A shortage of foster homes in Texas means dozens of children have been sleeping in state offices, another disturbing trend for a state foster care system that one judge has condemned as "shameful" and another has called so broken it often leaves young people in long-term care worse than when they entered.
More than two dozen children statewide spent at least two nights sleeping in state offices in April, the most recent month for which data is available. The month before that, 42 of them slept in a child welfare office. The new figures on sheltering children in the offices were first reported by the Austin American-Statesman.
State officials say there are not enough foster parents to take in all the children in state custody who need a home. They say compounding the problem is a rising number of children who have been removed from troubled homes.
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Officials also point to new restrictions that limit the Texas Department of Family and Protective Services from placing children with extended family members. Children in recent years have died while in the custody of extended family, causing authorities to scramble again for a fix.
Kate Murphy, senior policy associate for child welfare with Texans Care for Children, a nonprofit children's policy organization, said reducing caseloads would give caseworkers more time to find the best place for children as promptly as possible.
"Stability is key for these kids, and stability is something they are missing too often," Murphy said. "Continued state investment in reducing caseloads will contribute to that stability. The state needs to provide the resources to make caseloads more manageable and support the people who are trying to help the children in our child protection system."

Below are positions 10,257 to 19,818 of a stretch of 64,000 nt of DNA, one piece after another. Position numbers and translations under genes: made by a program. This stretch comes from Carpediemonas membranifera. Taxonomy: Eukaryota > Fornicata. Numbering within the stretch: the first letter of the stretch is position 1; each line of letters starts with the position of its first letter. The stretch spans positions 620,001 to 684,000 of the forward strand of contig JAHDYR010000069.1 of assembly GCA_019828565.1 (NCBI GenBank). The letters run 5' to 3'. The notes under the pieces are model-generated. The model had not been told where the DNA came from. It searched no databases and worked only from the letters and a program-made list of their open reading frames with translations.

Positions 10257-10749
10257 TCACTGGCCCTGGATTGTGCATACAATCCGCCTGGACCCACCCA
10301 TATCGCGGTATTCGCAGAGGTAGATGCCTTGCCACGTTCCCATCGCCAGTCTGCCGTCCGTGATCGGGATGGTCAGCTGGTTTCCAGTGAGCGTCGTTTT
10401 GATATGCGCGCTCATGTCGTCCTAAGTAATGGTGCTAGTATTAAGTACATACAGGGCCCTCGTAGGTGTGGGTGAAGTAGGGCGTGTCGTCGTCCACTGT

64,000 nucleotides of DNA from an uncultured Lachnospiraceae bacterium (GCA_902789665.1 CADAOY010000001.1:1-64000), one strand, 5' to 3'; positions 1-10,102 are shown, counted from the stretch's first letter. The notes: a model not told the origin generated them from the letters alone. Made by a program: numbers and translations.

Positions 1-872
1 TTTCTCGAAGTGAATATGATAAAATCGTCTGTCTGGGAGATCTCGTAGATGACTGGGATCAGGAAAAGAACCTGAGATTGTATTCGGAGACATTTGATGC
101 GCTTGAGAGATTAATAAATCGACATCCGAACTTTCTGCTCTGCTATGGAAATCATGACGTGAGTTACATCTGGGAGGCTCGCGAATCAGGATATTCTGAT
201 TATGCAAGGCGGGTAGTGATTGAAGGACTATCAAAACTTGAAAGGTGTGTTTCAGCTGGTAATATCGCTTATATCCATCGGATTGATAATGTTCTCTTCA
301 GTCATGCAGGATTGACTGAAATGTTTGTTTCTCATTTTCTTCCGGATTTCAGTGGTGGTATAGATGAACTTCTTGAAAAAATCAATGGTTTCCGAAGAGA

Murphy said the state largely relies on a privatized system to secure foster housing for kids.
"Allowing local agencies to be nimble has its advantages, but we also need a statewide strategy to address the gaps," she said.
With children sleeping in the offices, caseworkers have put more shifts in place to provide supervision around the clock, adding to the already demanding caseload for many of the workers.
Court records and advocacy groups detail scores of chronic foster care failures that led a federal judge in December to declare the Texas system unconstitutionally flawed and order an independent overhaul. Texas is fighting the ruling, even as two court-appointed administrators face a September deadline to present a reform plan.
The system, which has about 30,000 children in homes and institutional settings, is "broken, and it has been that way for decades," U.S. District Judge Janis Graham Jack said in her ruling. That's especially true for those labeled permanent wards of the state, she said, who "almost uniformly leave state custody more damaged than when they entered."
That label can be affixed after a child spends just a year in custody and means the child receives less care and oversight, Jack said.
More recently, John Specia, commissioner of Family and Protective Services, told a Senate health committee in April that a surge of foster children with mental or emotional problems could create a $40 million budget shortfall by the end of next year.
"We have too many preventable child fatalities," Specia told the committee. "Every failure hurts and must be scrutinized so we can learn."